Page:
School pupils could be tested for drugs as part of a new government study to determine whether testing can affect youngsters' behaviour, attendance and academic achievements.
It is claimed that ministers will ask schools across England to take part in a six-month long drug testing trial from January.
The planned trial follows recent research that suggested about a quarter of all children have tried drugs by the time they reach the age of 15.
Organisers of the pilot scheme claim that the random drugs tests are relatively easy to conduct and can boost the performance of pupils, who can refuse to be tested.
The voluntary tests reportedly involve pupils providing a sample of saliva which is then tested for traces of drugs such as cannabis, amphetamines and cocaine, with the results available after about 20 minutes.
Speaking to the BBC, former head teacher and government consultant on the planned pilot project, Peter Walker said: "It doesn't cause any harm whatsoever, a child still has a right to say no, indeed so does a parent, it doesn't disrupt the running of the school, it's relatively cheap to do and brings great benefits like improved performances."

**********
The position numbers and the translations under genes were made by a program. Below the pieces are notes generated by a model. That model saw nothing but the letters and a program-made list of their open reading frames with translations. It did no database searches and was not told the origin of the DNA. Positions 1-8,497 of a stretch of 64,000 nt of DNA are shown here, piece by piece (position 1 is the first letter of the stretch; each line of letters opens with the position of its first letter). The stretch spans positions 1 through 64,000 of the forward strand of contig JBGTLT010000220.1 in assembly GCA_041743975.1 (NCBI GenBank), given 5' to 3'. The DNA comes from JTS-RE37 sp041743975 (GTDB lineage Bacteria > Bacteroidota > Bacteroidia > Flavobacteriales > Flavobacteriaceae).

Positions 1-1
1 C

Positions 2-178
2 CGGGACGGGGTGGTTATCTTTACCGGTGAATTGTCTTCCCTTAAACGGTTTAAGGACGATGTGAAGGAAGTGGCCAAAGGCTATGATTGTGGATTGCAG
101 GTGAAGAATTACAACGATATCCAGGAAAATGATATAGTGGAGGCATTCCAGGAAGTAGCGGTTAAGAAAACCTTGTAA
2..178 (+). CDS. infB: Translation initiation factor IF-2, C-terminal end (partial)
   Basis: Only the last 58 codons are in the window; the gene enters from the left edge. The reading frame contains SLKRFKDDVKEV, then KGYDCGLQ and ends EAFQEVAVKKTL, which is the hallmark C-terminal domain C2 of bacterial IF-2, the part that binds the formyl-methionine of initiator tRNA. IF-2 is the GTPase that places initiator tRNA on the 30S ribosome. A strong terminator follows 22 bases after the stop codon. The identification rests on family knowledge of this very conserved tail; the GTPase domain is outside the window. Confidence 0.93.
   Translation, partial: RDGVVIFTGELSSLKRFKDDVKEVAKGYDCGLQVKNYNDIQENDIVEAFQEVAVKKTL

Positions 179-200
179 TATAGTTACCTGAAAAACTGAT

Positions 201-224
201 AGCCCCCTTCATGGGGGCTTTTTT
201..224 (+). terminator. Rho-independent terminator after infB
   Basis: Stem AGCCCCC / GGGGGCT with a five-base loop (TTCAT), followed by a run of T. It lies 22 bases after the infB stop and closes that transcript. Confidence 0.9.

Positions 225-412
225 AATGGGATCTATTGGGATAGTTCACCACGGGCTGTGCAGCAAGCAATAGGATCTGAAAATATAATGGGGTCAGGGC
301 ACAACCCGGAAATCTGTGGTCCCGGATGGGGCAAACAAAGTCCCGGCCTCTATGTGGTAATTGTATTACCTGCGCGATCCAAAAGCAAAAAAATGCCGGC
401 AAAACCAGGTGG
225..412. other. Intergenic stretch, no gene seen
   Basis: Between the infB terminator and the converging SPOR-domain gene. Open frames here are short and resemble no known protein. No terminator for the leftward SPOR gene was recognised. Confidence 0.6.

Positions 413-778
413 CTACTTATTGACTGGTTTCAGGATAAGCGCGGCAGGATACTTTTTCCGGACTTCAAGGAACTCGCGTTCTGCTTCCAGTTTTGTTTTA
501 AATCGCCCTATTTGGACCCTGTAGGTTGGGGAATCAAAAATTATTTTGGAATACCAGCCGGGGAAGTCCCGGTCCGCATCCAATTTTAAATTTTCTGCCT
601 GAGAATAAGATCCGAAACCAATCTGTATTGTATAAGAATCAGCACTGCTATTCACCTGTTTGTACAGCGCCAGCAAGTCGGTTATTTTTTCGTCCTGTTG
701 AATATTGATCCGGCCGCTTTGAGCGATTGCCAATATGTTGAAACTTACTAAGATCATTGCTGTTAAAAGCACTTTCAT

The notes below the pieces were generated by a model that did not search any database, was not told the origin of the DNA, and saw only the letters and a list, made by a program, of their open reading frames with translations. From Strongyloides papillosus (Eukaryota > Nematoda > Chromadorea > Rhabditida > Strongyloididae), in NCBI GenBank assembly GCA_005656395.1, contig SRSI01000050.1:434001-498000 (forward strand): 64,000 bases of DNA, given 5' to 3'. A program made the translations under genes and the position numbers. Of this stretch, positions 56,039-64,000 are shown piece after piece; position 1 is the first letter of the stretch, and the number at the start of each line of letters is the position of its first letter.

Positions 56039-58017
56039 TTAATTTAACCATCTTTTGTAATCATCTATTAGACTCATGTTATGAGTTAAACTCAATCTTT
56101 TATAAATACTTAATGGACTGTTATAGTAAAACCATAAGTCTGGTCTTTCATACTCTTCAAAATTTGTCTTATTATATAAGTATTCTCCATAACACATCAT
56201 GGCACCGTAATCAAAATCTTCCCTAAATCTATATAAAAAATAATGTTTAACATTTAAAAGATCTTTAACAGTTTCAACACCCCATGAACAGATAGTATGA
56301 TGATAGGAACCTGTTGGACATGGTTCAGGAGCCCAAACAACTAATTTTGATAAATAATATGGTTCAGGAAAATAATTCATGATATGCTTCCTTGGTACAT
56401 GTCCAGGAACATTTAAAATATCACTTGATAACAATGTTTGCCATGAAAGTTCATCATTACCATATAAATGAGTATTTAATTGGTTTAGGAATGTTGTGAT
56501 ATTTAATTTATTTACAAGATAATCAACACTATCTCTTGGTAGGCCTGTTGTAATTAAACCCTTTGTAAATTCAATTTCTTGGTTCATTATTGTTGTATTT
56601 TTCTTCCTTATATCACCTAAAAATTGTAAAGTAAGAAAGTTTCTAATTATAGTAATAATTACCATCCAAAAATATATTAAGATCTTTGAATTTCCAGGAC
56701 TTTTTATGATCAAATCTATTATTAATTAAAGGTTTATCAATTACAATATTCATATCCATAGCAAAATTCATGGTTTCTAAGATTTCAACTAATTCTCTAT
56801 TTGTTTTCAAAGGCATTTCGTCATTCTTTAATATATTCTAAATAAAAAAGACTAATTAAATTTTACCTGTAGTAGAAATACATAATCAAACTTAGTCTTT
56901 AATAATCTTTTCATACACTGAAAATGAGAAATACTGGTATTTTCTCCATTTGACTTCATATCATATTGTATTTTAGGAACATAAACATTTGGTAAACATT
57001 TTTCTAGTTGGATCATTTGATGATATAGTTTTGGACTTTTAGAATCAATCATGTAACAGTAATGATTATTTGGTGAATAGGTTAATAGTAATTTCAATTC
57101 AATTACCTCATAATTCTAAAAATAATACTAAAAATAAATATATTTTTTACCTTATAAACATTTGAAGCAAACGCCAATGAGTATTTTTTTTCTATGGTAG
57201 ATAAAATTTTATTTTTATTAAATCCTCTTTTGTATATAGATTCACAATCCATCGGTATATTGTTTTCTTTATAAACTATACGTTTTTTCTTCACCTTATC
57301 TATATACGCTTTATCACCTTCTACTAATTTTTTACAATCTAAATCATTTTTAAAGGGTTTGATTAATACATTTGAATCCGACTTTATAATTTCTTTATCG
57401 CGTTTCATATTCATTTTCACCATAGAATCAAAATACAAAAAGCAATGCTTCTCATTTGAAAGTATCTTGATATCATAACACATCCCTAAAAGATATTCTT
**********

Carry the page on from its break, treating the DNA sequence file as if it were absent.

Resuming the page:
However, the BBC claims that the government's own drugs information panel has expressed concern about the use of drug testing in schools, citing Vivienne Edwards from the Advisory Council on the Misuse of Drugs as warning that such tests can undermine pupil-teacher relationships and should not be used a result of "complex" technical and ethical issues surrounding the issue.
Such a move is also likely to be criticised by drugs charities including DrugScope, which warned in May that random drug testing was not proven to reduce drug use, following reports that Kent county council were considering introducing such tests in secondary schools.
Commenting at the time, DrugScope chief executive Martin Barnes said: "DrugScope is concerned at the gathering momentum and profile being given to random drug testing in schools when there is still insufficient evidence to support its introduction.
"Random drug testing has the potential to undermine relationships between pupils and teachers, could add to problems of truancy and exclusion and does not tackle the underlying factors which can lead to problem drug use, such as underachievement, unstable parenting and poverty," he added.